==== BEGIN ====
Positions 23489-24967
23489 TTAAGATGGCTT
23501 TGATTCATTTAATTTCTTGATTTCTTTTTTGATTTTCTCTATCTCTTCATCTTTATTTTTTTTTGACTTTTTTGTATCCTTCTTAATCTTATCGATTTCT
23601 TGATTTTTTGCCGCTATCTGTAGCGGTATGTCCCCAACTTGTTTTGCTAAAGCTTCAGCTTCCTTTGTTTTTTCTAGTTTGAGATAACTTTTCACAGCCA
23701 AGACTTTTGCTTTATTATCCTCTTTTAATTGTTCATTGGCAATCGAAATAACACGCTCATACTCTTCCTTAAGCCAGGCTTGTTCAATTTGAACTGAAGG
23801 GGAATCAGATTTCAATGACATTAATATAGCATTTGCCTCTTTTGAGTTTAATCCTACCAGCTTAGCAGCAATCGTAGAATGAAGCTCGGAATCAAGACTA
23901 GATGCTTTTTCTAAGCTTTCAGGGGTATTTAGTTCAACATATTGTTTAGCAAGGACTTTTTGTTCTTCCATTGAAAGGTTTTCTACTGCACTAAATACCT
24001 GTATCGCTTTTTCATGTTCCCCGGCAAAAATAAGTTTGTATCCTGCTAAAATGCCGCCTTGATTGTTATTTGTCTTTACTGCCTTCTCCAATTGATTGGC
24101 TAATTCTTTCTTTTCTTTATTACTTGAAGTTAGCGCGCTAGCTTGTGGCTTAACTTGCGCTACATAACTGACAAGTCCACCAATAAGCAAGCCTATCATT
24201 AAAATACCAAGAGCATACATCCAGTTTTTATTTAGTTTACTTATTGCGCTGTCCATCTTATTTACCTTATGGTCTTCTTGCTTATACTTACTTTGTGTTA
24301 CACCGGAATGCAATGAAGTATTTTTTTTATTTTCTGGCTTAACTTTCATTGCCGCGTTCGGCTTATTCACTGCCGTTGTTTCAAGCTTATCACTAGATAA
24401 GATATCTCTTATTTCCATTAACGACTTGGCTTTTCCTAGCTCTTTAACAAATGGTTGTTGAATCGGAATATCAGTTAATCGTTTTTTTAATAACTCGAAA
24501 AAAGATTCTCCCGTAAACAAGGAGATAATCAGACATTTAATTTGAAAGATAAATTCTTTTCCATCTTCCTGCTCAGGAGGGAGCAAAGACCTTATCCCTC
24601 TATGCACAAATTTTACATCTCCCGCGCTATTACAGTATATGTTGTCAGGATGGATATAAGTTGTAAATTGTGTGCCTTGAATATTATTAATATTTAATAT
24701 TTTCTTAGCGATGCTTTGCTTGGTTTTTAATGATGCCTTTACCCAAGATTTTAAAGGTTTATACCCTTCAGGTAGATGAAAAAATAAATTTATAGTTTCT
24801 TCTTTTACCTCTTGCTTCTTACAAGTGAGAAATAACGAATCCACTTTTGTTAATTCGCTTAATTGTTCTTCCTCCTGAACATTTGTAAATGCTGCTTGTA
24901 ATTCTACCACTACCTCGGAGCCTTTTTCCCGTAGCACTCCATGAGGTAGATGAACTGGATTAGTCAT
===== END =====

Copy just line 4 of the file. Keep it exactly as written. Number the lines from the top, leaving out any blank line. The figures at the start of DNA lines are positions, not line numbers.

23601 TGATTTTTTGCCGCTATCTGTAGCGGTATGTCCCCAACTTGTTTTGCTAAAGCTTCAGCTTCCTTTGTTTTTTCTAGTTTGAGATAACTTTTCACAGCCA